Meanwhile, responding to urgent messages from Marlborough, the main
body of the Allies was hurrying forward, and by two o'clock the
head of the infantry had reached the Scheldt. Part of the cavalry
passed through Oudenarde to take advantage of the town bridge;
the foot began to cross by the pontoons, and Cadogan, whose eye
had marked the march of the French into Eyne, at once summoned
the whole of his advanced-guard across to the left bank. Sabine's
brigade supported by the other two crossed the rivulet against
Eyne, while the Hanoverian cavalry moved up to the rear of the
village and cut off all hope of retreat. Presently Sabine's British
were hotly engaged; but the French made but a poor resistance.
It is the weakness of the French soldier that he apprehends too
quickly when his officers have not given him a fair chance. Three
battalions out of the seven were captured entire, the remaining
four were killed or taken piecemeal in their flight. The cavalry,
flushed by their success, then advanced under Prince George against
the few French squadrons in rear of the village, charged them,
routed them, and drove them across the Norken. The Prince had his
horse shot under him in this encounter, for his family has never
wanted for courage, and he remembered the day of Oudenarde to the
end of his life.

The Duke of Burgundy now made up his mind to a general action,
and made every preparation for defence of the position behind the
Norken. But when four o'clock came and the Allied army was not
yet in order of battle, he changed his plan, pushed a body of
cavalry from his right across the stream, and set the whole of
his centre and right in motion to advance likewise. Marlborough,
perceiving the movement, judged that the attack would be directed
against his left, in the hope that Cadogan's battalions about Eyne
would be left isolated and open to be crushed by an advance of
the French left. Two of Cadogan's regiments, Prussians, which had
been pushed forward half a mile beyond Eyne to Groenewald were at
once reinforced by twelve more of the advanced guard; the British
cavalry was formed up on the heights at Bevere, and the Prussian
horse further to the Allied right near Heurne. No more could be
done until the rest of the army should gradually cross the river
which divided it from the battlefield.

At length about five o'clock thirty French battalions debouched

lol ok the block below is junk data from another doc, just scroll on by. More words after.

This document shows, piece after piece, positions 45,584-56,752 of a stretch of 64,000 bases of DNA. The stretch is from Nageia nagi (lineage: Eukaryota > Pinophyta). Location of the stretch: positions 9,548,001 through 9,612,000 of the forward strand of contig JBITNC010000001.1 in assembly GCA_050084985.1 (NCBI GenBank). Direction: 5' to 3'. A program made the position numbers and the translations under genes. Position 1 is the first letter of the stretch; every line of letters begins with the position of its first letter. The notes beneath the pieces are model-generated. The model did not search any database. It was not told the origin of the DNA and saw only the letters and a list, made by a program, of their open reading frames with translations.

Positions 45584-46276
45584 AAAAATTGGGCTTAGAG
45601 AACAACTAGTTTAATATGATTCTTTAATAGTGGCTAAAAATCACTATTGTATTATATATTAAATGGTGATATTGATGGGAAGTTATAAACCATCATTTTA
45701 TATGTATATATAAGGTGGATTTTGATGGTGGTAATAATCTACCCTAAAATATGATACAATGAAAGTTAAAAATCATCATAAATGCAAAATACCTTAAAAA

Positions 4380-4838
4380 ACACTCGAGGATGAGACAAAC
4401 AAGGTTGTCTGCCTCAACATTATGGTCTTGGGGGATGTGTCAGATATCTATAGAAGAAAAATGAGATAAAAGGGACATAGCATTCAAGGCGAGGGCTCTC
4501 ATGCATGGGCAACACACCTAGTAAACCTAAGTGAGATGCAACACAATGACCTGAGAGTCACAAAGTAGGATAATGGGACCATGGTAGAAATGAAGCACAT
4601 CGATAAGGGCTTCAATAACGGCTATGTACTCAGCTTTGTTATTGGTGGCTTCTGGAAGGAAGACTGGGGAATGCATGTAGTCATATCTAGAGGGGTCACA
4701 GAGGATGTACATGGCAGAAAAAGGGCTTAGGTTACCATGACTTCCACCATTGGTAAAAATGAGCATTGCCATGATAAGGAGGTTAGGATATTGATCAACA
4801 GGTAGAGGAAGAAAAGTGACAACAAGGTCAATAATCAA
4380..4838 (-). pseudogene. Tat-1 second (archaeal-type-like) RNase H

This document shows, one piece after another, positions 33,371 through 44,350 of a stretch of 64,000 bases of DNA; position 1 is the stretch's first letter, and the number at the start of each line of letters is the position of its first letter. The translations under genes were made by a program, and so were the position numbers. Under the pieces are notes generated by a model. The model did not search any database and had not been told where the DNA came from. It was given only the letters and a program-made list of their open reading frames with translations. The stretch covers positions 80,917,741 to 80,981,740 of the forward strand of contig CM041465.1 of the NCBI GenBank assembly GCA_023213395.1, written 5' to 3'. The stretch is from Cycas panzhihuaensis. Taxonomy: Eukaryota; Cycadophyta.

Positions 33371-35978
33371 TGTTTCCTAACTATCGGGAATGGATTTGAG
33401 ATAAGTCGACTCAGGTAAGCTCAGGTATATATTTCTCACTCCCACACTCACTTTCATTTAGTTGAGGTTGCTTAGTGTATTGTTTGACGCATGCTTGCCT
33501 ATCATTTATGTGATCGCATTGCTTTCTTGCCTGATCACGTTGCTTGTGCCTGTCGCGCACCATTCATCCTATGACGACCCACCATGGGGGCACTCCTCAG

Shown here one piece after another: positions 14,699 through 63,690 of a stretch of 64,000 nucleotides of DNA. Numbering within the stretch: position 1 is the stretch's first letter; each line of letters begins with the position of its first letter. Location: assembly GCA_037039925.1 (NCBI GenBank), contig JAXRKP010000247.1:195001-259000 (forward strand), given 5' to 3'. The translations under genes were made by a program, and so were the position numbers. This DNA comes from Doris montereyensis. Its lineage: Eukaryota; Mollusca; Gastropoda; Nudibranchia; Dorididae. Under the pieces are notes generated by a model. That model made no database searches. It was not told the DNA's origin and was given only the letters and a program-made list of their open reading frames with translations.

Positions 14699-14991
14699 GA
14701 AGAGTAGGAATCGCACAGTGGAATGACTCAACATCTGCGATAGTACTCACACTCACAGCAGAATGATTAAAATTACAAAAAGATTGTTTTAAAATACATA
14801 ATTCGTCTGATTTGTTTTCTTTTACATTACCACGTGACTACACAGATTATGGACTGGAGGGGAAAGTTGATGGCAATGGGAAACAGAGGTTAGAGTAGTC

upon Groenewald, which was as yet held only by Cadogan's two
advanced regiments, and began the attack. The Prussians stuck
to their post gallantly and held their own among the hedges,
until presently Cadogan's reinforcement, and later on twenty
more battalions under the Duke of Argyll,[350] came up to their
assistance. Forming in succession on the left of the Prussians as
they reached the fighting line, these regiments extended the field
of action as far south as Schaerken; and the combat was carried on
with great spirit. The ground was so strongly enclosed that the
fight resolved itself into duels of battalions, the cream of the
infantry on both sides being engaged. At one moment the French
outflanked the left of the Allies and drove them back, but fresh
battalions of Marlborough's army kept constantly streaming into
action, which recovered the lost ground and prolonged the line of
fire always further to the south.

Marlborough and Eugene, who had hitherto remained together, now
parted, and the Duke handing over eighteen battalions to the Prince
entrusted him with the command of the right. This accession of
strength enabled Eugene to relieve Cadogan's corps, which had been
forced to give way before Groenewald, and even to pierce through
the first line of the enemy's infantry. General Natzmar thereupon
seized the moment to throw the Prussian cavalry against the second
line. His squadrons were received with a biting fire from the
hedges as they advanced; and the French Household Cavalry watching
the favourable moment for a charge drove back the Prussians with
very heavy loss.

Meanwhile Marlborough with the Hanoverian and Dutch infantry was
pressing forward slowly on his left, the French fighting with
great stubbornness and gallantry, and contesting every inch of
ground from hedge to hedge. At last the enemy being forced back to
Diepenbeck, a few hundred yards in rear of Schaerken, stood fast,
and refused despite all the Duke's efforts to give way for another
foot. But Marlborough had still twenty battalions of Dutch and
Danes with almost the entire cavalry of the left at his disposal,
and he had noticed that the French right flank rested on the air.
He now directed Marshal Overkirk to lead these troops under cover
of the Boser Couter round the French right and to fall with them
upon their rear. The gallant old Dutchman, though infirm and sick
unto death, joyfully obeyed. Two brigades were thrown at once on
the flank of the troops that were so stoutly opposing Marlborough;
while the cavalry advanced quickly on the reverse slope of the
Boser Couter,[351] and then wheeling to the right fell on the rear
of the unsuspecting French. A part of the Household Cavalry and
some squadrons of dragoons tried bravely to stand their ground,
but they were borne back and swept away. Overkirk's troops pressed
rapidly on; and the French right was fairly surrounded on all sides.

[Illustration: OUDENARDE

  June 30^{th}
  ------------ 1708.
  July 11^{th}

  _To face page 500_

Now at last an effort was made to bring forward the French left,
which through Burgundy's perversity or for some inscrutable reason,
had been left motionless on the other side of the Norken; but
it was too late. The infantry, though led by Vendôme himself,
failed to make the slightest impression, and the cavalry dared not
advance. The ground before them was intricate and swampy, and the
whole of the British cavalry, withdrawn from their first position
by Eugene, stood waiting to plunge down upon them directly they